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*To*: STDS-802-3-10GMMF@xxxxxxxxxxxxxxxxx*Subject*: Re: [10GMMF] Polarization effects for 10GBASE-LRM*From*: Yu Sun <yusun@xxxxxxxx>*Date*: Wed, 27 Oct 2004 17:16:13 -0400*Importance*: Normal*In-Reply-To*: <6BD8B3E713606246B10066BF3C312FFC945332@blnse201.eu.infineon.com>*Reply-To*: "IEEE P802.3aq 10GBASE-LRM"<stds-802-3-10gmmf@xxxxxxxx>*Sender*: owner-stds-802-3-10gmmf@xxxxxxxx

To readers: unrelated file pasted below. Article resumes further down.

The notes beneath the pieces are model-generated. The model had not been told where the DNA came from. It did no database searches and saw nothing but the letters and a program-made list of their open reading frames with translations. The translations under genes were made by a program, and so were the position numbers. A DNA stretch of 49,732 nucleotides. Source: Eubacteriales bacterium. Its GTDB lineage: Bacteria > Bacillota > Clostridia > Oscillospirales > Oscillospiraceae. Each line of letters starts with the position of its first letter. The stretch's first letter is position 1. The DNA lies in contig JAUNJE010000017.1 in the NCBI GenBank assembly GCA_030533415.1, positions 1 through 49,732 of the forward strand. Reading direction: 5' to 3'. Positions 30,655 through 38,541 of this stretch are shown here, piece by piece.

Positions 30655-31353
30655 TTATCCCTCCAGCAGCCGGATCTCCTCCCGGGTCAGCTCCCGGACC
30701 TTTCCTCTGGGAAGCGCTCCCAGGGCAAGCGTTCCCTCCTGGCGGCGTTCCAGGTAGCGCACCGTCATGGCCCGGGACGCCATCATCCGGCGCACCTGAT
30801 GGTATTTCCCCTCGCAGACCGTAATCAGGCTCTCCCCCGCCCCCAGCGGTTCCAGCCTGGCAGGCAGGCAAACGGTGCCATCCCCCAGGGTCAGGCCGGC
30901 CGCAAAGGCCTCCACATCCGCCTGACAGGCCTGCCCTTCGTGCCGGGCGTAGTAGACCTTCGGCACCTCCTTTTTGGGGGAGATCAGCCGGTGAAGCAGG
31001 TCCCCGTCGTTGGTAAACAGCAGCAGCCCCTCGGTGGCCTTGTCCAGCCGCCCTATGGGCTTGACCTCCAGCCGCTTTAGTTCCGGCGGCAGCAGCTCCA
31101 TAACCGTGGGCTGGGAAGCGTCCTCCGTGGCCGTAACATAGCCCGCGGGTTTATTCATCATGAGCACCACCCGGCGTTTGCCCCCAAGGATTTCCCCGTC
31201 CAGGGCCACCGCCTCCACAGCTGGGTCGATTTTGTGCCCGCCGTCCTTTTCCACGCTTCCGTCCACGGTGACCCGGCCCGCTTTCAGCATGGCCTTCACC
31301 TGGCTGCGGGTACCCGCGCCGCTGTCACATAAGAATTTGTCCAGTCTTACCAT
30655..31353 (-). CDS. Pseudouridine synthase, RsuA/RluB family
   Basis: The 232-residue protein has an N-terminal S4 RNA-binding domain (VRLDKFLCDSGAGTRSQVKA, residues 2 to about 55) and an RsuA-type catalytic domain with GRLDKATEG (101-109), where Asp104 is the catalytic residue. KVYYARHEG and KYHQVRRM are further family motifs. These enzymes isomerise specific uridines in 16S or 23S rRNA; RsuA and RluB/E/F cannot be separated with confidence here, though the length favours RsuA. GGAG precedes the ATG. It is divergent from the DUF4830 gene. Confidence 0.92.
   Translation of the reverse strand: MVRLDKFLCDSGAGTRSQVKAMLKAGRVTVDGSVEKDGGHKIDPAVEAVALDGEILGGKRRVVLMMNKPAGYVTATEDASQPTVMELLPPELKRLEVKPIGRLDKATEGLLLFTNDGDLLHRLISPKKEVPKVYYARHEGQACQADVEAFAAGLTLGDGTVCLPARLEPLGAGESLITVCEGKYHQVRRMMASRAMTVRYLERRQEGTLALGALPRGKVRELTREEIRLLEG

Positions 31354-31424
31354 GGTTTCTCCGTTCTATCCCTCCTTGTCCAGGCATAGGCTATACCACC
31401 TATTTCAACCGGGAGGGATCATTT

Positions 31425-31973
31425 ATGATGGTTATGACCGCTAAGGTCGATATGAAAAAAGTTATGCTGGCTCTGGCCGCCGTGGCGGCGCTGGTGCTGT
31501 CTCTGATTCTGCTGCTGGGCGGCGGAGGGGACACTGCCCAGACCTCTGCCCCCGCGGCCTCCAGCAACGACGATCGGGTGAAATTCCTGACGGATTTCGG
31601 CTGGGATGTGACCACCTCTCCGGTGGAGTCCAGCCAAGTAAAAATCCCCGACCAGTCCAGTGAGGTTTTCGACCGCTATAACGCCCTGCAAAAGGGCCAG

Dear Stefano, Thank you very much for your comments. It is indeed our pleasure to work with experts like you in the group. Please let me go though your comments one by one. 1. Yes, the modal field, as well as the input fields is normalized so that the total energy in one mode is a unit. 2. It is known that a perfect multimode fiber transmits its guided modes without energy conversion to the other possible guided modes or continuous spectrum. One can group the modes with the same propagation constant as one modal group. As you commented, "all modes belonging to the same mode group behave coherently since they have no relative phase shift during strictly axial propagation." This is a very important point when we consider the mode coupling at the connectors. I hope we will have chance for a detailed discussion in next Monday meeting(Nov. 1st). 3. The electrical field in the fiber can always be expressed in terms of the fiber guided modes polarized in x and y directions (please see (1.3)). The input field, which has an arbitrary polarization state, can be written as the linear combination of the fields in x and y direction respectively. The corresponding coefficients are complex numbers, with amplitude and phase. When the overlap integral is calculated, the inner product of the input field vector and modal field vector is taken. To simplify the discussion, (1.6) gives an example. It shows that the phase term in the input beam coefficient will introduce a rotation of the modal field. This is consistent with David's work. 4. I apologize about the confusion. The mode coupling coefficient serves as the amplitude coefficient of the modal field. The power is calculated by integration of the intensity. Since the transverse modal fields form an orthogonal basis, the integration of the square of the modal field gives the square of the mode coupling coefficient. If the fiber is perfect symmetric, the variation of the polarization rotation of the input light changes the power partition in the degenerate modes within one mode. Since these degenerate modes have the same propagation constant, it would not affect the pulse shape at the end of the fiber. However, the fiber may not be perfect. The asymmetric fiber core or the perturbation of the index may induce the mode selective loss (mode mixing is very similar as one mode sees loss and other modes see gain), polarization dependent loss, as well as PMD (I do not think PMD plays a big role at this moment, since the modal delay in general is much larger than PMD). These effects combined with the energy transfer between degenerate modes, will cause the power variation of different mode group. In our simulation, we assume that the mode selective loss is lumped at the connector or receiver. For instance, if we introduce excess loss at sita = 0, the cos modes will experience larger loss than the sin modes. Of course, this approach may be over-simplified the problem, although, we observed similar behavior in the simulation as experiments. I hope this clarify some confusions. I sincerely appreciate your further comments. Best regards, Yu -----Original Message----- From: owner-stds-802-3-10gmmf@IEEE.ORG [mailto:owner-stds-802-3-10gmmf@IEEE.ORG] On Behalf Of Bottacchi.external@INFINEON.COM Sent: Tuesday, October 26, 2004 3:49 AM To: STDS-802-3-10GMMF@listserv.ieee.org Subject: Re: [10GMMF] Polarization effects for 10GBASE-LRM Importance: High Dear Yu, I really appreciated your excellent contribution on polarization effect in multimode fiber link. Mathematics and assumptions looks quite clear and "conventional making the contest well readable. Let me go through your work more carefully, with some comments about. 1 - In order to associate to the square value of the coupling coefficient the meaning of power amount coupled to the corresponding mode it is required that both the selected mode and the input field were properly normalized. This can be implicitly assumed through (1.1) and (1.5). 2 - According to the weakly guiding approximation all mode are linearly polarized in the fiber cross-section and fiber modes can be grouped into degenerate subsets (mode groups) characterized by the same eigenvalues or propagation constant. All modes belonging to the same mode group behave therefore coherently since they have no relative phase shift during strictly axial propagation. 3 - Equation (2.5) reports the coupling coefficient between the input electric field (2.1) and the LP(l,m) mode, according to the modal field (2.2). Cylindrical coordinates ro and phi define the position of the center of the input Gaussian beam respect the reference position of the modal field which corresponds with the polarization orientation. As I stated earlier to David, this is still an assumption and it should be proved or at least well justified. Let us assume it is true for the moment: the modal field is oriented as the linearly polarized input beam. 4 - The coupling coefficient (2.5) is a complex function of the angle phi and its square modulus gives the relative power amount coupled to LP(l,m) mode. Is it correct? This means the intensity transferred to the LP(l,m) mode from the normalized input beam is given by the square modulus of the integral (2.5) and not, this is the important point, by the integral of the square modulus, as you report indeed. I guess this is not correct. Although (2.5) is correct, the calculation of the modulus (power) of the coupling coefficient cannot go through the integration of the square value of the real and imaginary parts, but instead it must go through the sum of the square value of the integral of the real and imaginary parts. I apologize if the used terminology induce some confusion but the meaning is quite correct. 5 - As a consequence of the above sketched calculation, I do not see why the total intensity should remain constant changing the angle phi. My position is that we should expect that the power transferred to the mode group depends on the angle phi, making DMD responsible for the polarization induced pulse distortion. Sincerely I do not see how single mode could experience different group delay within the same mode group, in order to justify quantitatively the large polarization effect we measured during experiment. For the moment I prefer to concentrate upon polarization and offset launch, neglecting any additional connector effect. We can work clearly without any connector and any fiber asymmetries, canceling all PDL contribution. I hope my comments are clear enough to be replied. How do you justify quantitatively the polarization induced pulse distortion in low bandwidth MMF link without invoking polarization selective mode group power transfer? Best regards Stefano > -----Original Message----- > From: CUNNINGHAM,DAVID (A-England,ex1) > [mailto:david_cunningham@agilent.com] > Sent: Donnerstag, 21. Oktober 2004 20:55 > To: Bottacchi Stefano (IFFO MOD CE external); > ysun@optiumcorp.com > Cc: STDS-802-3-10GMMF@listserv.ieee.org > Subject: RE: Polarization effects for 10GBASE-LRM > > Dear Stefano and Yu, > > I attach a PDF file which documents an analysis of SMF offset > launch as a function of polarisation direction. > > Stefano: I now agree with you. > The mathematical analysis I attach shows the effects that you > describe and it is perfectly consistent within the references I > quoted. I now agree that it is likely to be the launch in combination > with incomplete mode mixing between the modes within groups that is > likely to be causing the change in impulse response (IPR) with > polarisation rotation. The variation in IPR will be largest when the > index perturbations (which are cylindrically symmetric) cause delay > splitting within groups and significant light power is launched into > the modes with such splitting. I also agree that the scalar wave > equation is sufficient to explain these effects. > > Yu: On your call on Monday I said I would provide example > calculations for coupling into the fibre. Please accept this as my > example - the extension to connectors is straightforward. It is > school mid-term break here in the UK so I'm taking tomorrow off work. > So this is as much as I can get done on this this week. I thought it > best to send you what I had done so far. > > Obviously, having worked through the analysis I now agree with > your general method for analyzing connectors too. > > Stefano and Yu: Please confirm that my analysis is indeed in > agreement with the concepts you have been advocating to the group. > > Sorry for the stress I may have caused you during this debate, > David > > > << File: LaunchMPDdgc1.pdf >> > > > > > -----Original Message----- > From: Bottacchi Stefano (IFFO MOD CE external) > [mailto:Bottacchi.external@infineon.com] > Sent: 18 October 2004 11:35 > To: david_cunningham@agilent.com > Cc: STDS-802-3-10GMMF@listserv.ieee.org > Subject: RE: Polarization effects for 10GBASE-LRM > Importance: High > > David, > > please find my comments in blue. > > -----Original Message----- > From: CUNNINGHAM,DAVID (A-England,ex1) > [<mailto:david_cunningham@agilent.com>] > Sent: Dienstag, 12. Oktober 2004 22:45 > To: Bottacchi Stefano (IFFO MOD CE > external); david_cunningham@agilent.com > Cc: STDS-802-3-10GMMF@listserv.ieee.org > Subject: RE: Polarization effects for > 10GBASE-LRM > > Stefano, > > RE: I appreciated your comments and I understand > you disagree on almost any polarization-dependent effect in MMF > transmission, at least assuming circular symmetric refractive index > without any birefringence. > > Ans: This is not quite correct. My concern is > about how the task group proposes to model the following: > > 1) The excitation of the modes of multimode > fibre of circular cross section with a monomode, monochromatic source. > [Stefano Bottacchi] Please specify, since it > not clear to me the reason for your concern. > > 2) Birefringence of multimode fibre of circular > cross-section. > [Stefano Bottacchi] I agree with you, > birefringence of normal circular cross section fiber is not > responsible for the polarization effects we experienced. To clean any > doubt, Joerg disassembled the spool to lay down the fiber in order to > cancel out any potentially stressed condition. The measured > polarization effects were exactly the same of the wounded fiber. > > I am not satisfied with the sketchy models that > have been briefly outlined so far. Since no detailed mathematics has > been presented I cannot check if this is simply a miss-understanding. > > But from what I have understood so far I am > compelled to say I do not agree with what has been outlined. > > RE: The exciting electric field is linearly > polarized. Let us choose the Cartesian reference system to represent > the vector field components Ex, Ey and Ez and let us choose the > cylindrical (r,phi,z) coordinate system for representing the position. > Let us define the x-axis along the polarization axis. Modes are the > eigensolution of the scalar wave equation (Helmoltz equation) > > ANS: The scalar wave equation contains no > information about polarization. Polarization effects must be added by > some other means for example the polarization of the modal fields must > be set by inspection or other knowledge - it is not an output of the > scalar wave equation. Also, as far as propagation constants are > concerned if the scalar wave equation is solved then small corrections > could be applied to account for polarization - but at a fundamental > level scalar wave solvers do not include polarization effects. > [Stefano Bottacchi] The solution of the scalar > wave equation represents the complete set of bound modes allowable by > that waveguide geometry. The choice for x and y axis is arbitrary > assuming the refractive index is a scalar with no birefringence > components. If the exciting electric field is linearly polarized along > some direction in the cross section, we can conveniently choose that > direction as one coordinate axis (x-axis). Of course, we could also > choose x and y axis independently from any polarization assumption. In > that case we will deal with two orthogonal field components acting > along respective coordinate axis. This gauge just makes mathematics > more complicated but does not change the physical solution. Now, > rotating the linear polarized field respect a fixed observer makes the > whole mode set rotating in the same way respect the fixed reference > system. Let us assume the fixed spatial orientation is the direction > defined by the offset coordinate respect the center of the fiber. This > is the picture we have in mind to justify how polarization takes place > in multimode fiber when a fixed offset direction is involved. If the > refractive index is a scalar and the fiber exhibits no asymmetries nor > stress, there is no reason for any polarization effect, even > negligible small. Even in single mode fiber, PMD arise just because > the fundamental mode degeneration breaks into two very slightly > different modes due to birefringence. This is not the case we are > considering. In our basic model the multimode fiber is ideal, circular > with a true scalar refractive index. Polarization effect arise just > during the coupling between an offset fiber and a given linear > polarization. > > If the vector wave equation is solved then there > are small (very, very small) differences in the propagation constants > even for modes within the same group due to the optical polarization > of the modes. > > I would recommend reading Snyder&Love, Optical > Waveguide Theory, Chapman & Hall 1983 sections: > 11-15, 13-6,13-7,13-11 for more information. > [Stefano Bottacchi] I have that book (very nice > and complete) and I red it as my first reference on fiber optic. I > will reconsider the sections you mentioned anywise. > > Therefore, I accept polarization effects can > exist even in circular fibres. But, this is unlikely to be the cause > of the larger birefringence we observe in the lab. > > RE: What happens now if we compute the > overlapping integral with a small and exocentric (some offset) > Gaussian spot? The basic conclusion is that the axial symmetry will be > definitely broken. The overlapping integrals deal with the mode > fields, not intensities. The coupling coefficient will depend on the > cylindrical coordinates on the fibre cross section, including both the > radial and the angular one. For each given mode LP(l,m) the > overlapping integral leads to two different values for each of the two > intrinsic degenerate solutions (sine and cosine). The "weight" of the > sine and cosine terms will be no more the same due to the broken > circular symmetry and when the intensity of LP(l,m) is computed it > will be no more a constant. It will be dependent on both cylindrical > coordinates, r and phi. In other words, the amount of field coupled > depends on the relative orientation of the offset and the light > polarization. > > ANS: I do not agree. Suggest you read the > following papers: > > 1) Saijonmaa et al., Applied Optics Vol. 19 > No.14 (15Jul1980)p.2442-2452. > > 2) Grau et al., " Mode Excitation in Parabolic > Index Fibres by Gaussian Beams" AEU, Band 34, 1980, Heft 6 pages > 259-265. see Appendix 2: Connection between the power coupling > coefficients and polarization. > > In words these references show that the input > optical beam polarization can be decomposed into two equivalent > orthogonal components (reference 2 is much more explicit here): > > A first one parallel to the line from the centre > of the exciting laser spot to the optical centre of the fibre. > A second parallel a line through the centre of > the exciting laser spot parallel to the tangent to the core/cladding > interface of the fibre. > > Furthermore, it is shown that the normalized > coupling strength to each mode of the fibre is the same for each > polarization component of the beam. > > The two directions, which are defined by the > geometry of the excitation, define the relevant optical axis for the > underlying basis modes of the fibre. > > Changing the orientation of the polarization of > the input beam changes the relative power in each of the underlying > orthogonal components of the beam. This leads to an asymmetry in the > power coupled to the basis modes of the fibre. That is the same modes > are always excited in each basis set but the relative excitation of > each basis set is dependent on the angle of polarization. > > Hence the mode power distribution (MPD) is > constant - the same modes are always excited. > > There is no rotation of modes at any point in > this process - only a change in orientation of the polarization of the > input beam. > > I don't expect you to believe my words but if I > am to accept another model I need to know where these > [Stefano Bottacchi] The basic difference is > that now we have to consider THE POLARIZATION RESPECT TO THE OFFSET > DIRECTION. It is this angle which is responsible for breaking circular > symmetry originating polarization dependent coupling coefficients. > > > RE: We nned only one more brick to close the > wall: since the fiber is assumed highly dispersive compared to the > bit-rate, with a not optimized refractive index profile (multiple > alpha, kinks,...), the different power contributions to the launched > pulse will travel at different speeds reaching the final section at > different time instants and leading to pulse broadening. > > ANS: Perturbations which break symmetry are very > likely to induce polarization splitting of mode groups that have large > amounts of power in the region of the perturbation. > [Stefano Bottacchi] Why do you introduce > perturbations? Offset and polarization state are not perturbations. > > If the vector wave equation is solved, with the > asymmetric perturbation included, this splitting will arise as part of > the model. If the scalar wave equation is solved correction terms > need to be calculated. > > BUT IN OUR MODELS THE UNDERLYING REFRACTIVE > INDEX PROFILES ARE RADIALLY SYMMETRIC. THEREFORE, EVEN IF THE VECTOR > WAVE EQUATION IS SOLVED THERE ARE NO SIGNIFICANT POLARIZATION EFFECTS. > > I agree that real fibres are exhibiting > significant birefringence. > > I DISAGREE THAT THESE EFFECTS CAN BE MODELLED > WITH THE CURRENT RADIALLY SYMMETRIC REFRACTIVE INDEX PROFILES. > [Stefano Bottacchi] David, I guess there is > some misunderstanding. I am not assuming any perturbation here. I just > repeated above the fiber model is pretty ideal, basic like in standard > textbooks. In order to simplify mathematics we could reach same > qualitative polarization sensitivity even working with the simpler > step index fiber. > > > RE: For a given refractive index profile and > fibre length, the amount of pulse broadening is therefore a function > of the coupling coefficient distribution (overlapping integrals) and > definitely of the relative angle between the offset position and the > light orientation. > > ANS: I disagree, you are almost right. The > following is what standard theory would say: > > For a multimode fibre excited with an offset > single mode beam > > The input beam can be decomposed into two > equivalent orthogonal components: > A first one parallel to the line from the centre > of the exciting laser spot to the optical centre of the fibre. > A second parallel a line through the centre of > the exciting laser spot parallel to the tangent to the core of the > fibre. > [Stefano Bottacchi] OK, it is an assumption. > > The two directions define the effective optical > axis of the underlying basis modes of the fibre. > [Stefano Bottacchi] What are more explicitly > those "effective optical axis"? The exciting electric field is > oscillating along its polarization axis. Of course I can decompose it > along the two direction you mentioned above but why should I do this > if the fiber is circular symmetric? > > The normalized coupling strength to each > equivalently polarized mode of the fibre is the same for each of the > two equivalent orthogonal components of the beam. > [Stefano Bottacchi] OK, the fiber is isotropic. > > Changing the orientation of the polarization of > the input beam changes the relative power in each of the underlying > orthogonal components of the beam. > [Stefano Bottacchi] OK > This leads to an asymmetry in the power coupled > to the basis modes of the fibre. > [Stefano Bottacchi] OK, the source power > distribution between the two axis is changing accordingly. > That is the same mode groups are always > excited with the same mode power distribution in each basis set but > the excitation of one basis set relative to the other is dependent on > the angle of polarization. > [Stefano Bottacchi] This is not clear to me. Do > you assert each mode group receive the SAME power independently from > the polarization? What do you mean with "one basis set relative to the > other..." Which would be the "other" basis set? > > Therefore, the total normalized MPD remains > constant but the relative power in each basis mode set varies with the > orientation of the polarization. > > Therefore, since the MPD remains constant, in > models that have radial symmetric refractive index profiles, since the > propagation constants for the two underlying modal polarizations are > the same (to very, very high precision) there is no polarization > splitting. > > But, if non symmetric refractive index > perturbations are included in the model and either the vector wave > equation is solved or polarization corrections are used then > birefringence will result. Modes with light in the area of the > perturbation will be "split" the most. > > RE: Of course, fixing the offset position and > rotating the light polarization leads to the same conclusion and we > are facing with the polarization induced pulse broadening under offset > launching condition. This does not deal at all with modal noise. No > connector was never been involved into all the abovementioned > discussion. > > ANS: I assume you mean artificially rotating the > underlying basis modes in order to change the coupling coefficients > and hence compute a different MPD. If this is what you mean then this > is exactly what I disagree with. I do not agree it is a valid model or > even a valid approximation. The MPD does not change. > > Once again, I don't expect you to believe my > words but if I am to accept another model I need to know where these > papers are wrong. > > Regards, > David > [Stefano Bottacchi] > In conclusion I identify two basic points in our > discussion: > * Is the modal field solution rotating according to the input > linear polarization orientation? Paper from Saijonmaa et al., Applied > Optics Vol. 19, No.14 (15Jul1980)p.2442-2452, refers to x-polarized > light and it does not specify any polarization changing effect. > * Once the overlapping integral have been computed, the intensity > for each mode group is independent from the polarization orientation > respect to the offset axis? > > Best regards > > Stefano > > -----Original Message----- > From: Bottacchi Stefano (IFFO MOD CE external) > [<mailto:Bottacchi.external@infineon.com>] > Sent: 12 October 2004 08:46 > To: david_cunningham@agilent.com > Cc: STDS-802-3-10GMMF@listserv.ieee.org > Subject: Polarization effects for > 10GBASE-LRM > Importance: High > > David, > > following the long and interesting conference > call held this afternoon on Task 4, I would like to clarify the > background theory I shortly sketched during the discussion. I > appreciated your comments and I understand you disagree on almost any > polarization-dependent effect in MMF transmission, at least assuming > circular symmetric refractive index without any birefringence. > Nevertheless, since I am fully convinced of its relevance, at least > starting from our experimental evidence, please find below some more > detailed reasoning. > > Let us review first few basic assumptions of > optical fiber modal theory: > > * The fiber has circular symmetry, a circular cross section and > straight line geometry. No bending effect nor birefringence, neither > core ovality. I am considering the "classical" MMF model of every > textbook assuming the refractive index is a scalar quantity depending > on the radial coordinate only. > * The exciting electric field is linearly polarized. Let us choose > the Cartesian reference system to represent the vector field > components Ex, Ey and Ez and let us choose the cylindrical (r,phi,z) > coordinate system for representing the position. Let us define the > x-axis along the polarization axis. Modes are the eigensolution of the > scalar wave equation (Helmoltz equation) > * The modal field can be separated into the product R(r)F(phi) of > the radial component R(r) by the harmonic term F(phi) (sine and > cosine). The latter dependence is only due to the circular symmetry. > The radial dependence of the refractive index infer only on the radial > component of the field. > * The whole bound modes set constitutes a complete orthonormal > basis for representing any bound energy propagation. Each LP(l,m) mode > presents a degeneracy of order 2 according to the two allowable "sine" > and "cosine" solutions. I would prefer to avoid confusion in > identifying them as two orthogonal polarizations. For the assumed > polarization (x-axis oriented), the axial symmetry produces an > intrinsic degeneration of factor 2 according to the exchanging role of > the Ex and Ey respect their azimuthal dependence (sine or cosine > dependence). This degeneration is a consequence of the circular > symmetry only. > * Assuming the weakly guiding approximation WGA still valid, a > second degeneration holds, namely originating the mode group concept. > Different mode solutions belongs to the "same" propagation constant > (Beta) and they propagate with the "same" group velocity (Quotation > marks refers to the WGA assumption). Since the radial component of the > two intrinsically degenerate mode solutions (sine and cosine) is the > same, the intensity of each LP(l,m) must have circular symmetry, no > matter how large or small mode numbers could be. > * Since mode are orthogonal, results in addition that each mode > group must have still circular symmetry. As already stated, each mode > group propagates at a fixed and characteristic velocity. Two different > mode groups will propagate with different velocities. > > Up to this point I guess you agree on those > basic assumptions of the modal analysis. In order to compute the > amount of modal field excitation due to a Gaussian beam incident on > the launching cross-section we have to introduce the overlapping > integral. Those integrals represent proper field coupling coefficients > by virtue of the abovementioned mode orthogonality. > > What happens now if we compute the overlapping > integral with a small and exocentric (some offset) Gaussian spot? The > basic conclusion is that the axial symmetry will be definitely broken. > The overlapping integrals deal with the mode fields, not intensities. > The coupling coefficient will depend on the cylindrical coordinates on > the fiber cross section, including both the radial and the angular > one. For each given mode LP(l,m) the overlapping integral leads to two > different values for each of the two intrinsic degenerate solutions > (sine and cosine). The "weight" of the sine and cosine terms will be > no more the same due to the broken circular symmetry and when the > intensity of LP(l,m) is computed it will be no more a constant. It > will be dependent on both cylindrical coordinates, r and phi. In other > words, the amount of field coupled depends on the relative orientation > of the offset and the light polarization. > > We nned only one more brick to close the wall: > since the fiber is assumed highly dispersive compared to the bit-rate, > with a not optimized refractive index profile (multiple alpha, > kinks,...), the different power contributions to the launched pulse > will travel at different speeds reaching the final section at > different time instants and leading to pulse broadening. > > For a given refractive index profile and fiber > length, the amount of pulse broadening is therefore a function of the > coupling coefficient distribution (overlapping integrals) and > definitely of the relative angle between the offset position and the > light orientation. > > Of course, fixing the offset position and > rotating the light polarization leads to the same conclusion and we > are facing with the polarization induced pulse broadening under offset > launching condition. This does not deal at all with modal noise. No > connector was never been involved into all the abovementioned > discussion. > > Please, letr me know you feedback. Hopefully, > formal theory could follow in few weeks... > > Best regards > > Stefano > > > > > Dr. Ing. Stefano Bottacchi > Senior Technical Consultant > Concept Engineering > Infineon Technologies Fiber Optics GmbH > Wernerwerkdamm 16, 13623 Berlin > Phone +49 (0)30 85400 1930 > Mobile: +49 (0)160 8 81 20 94 >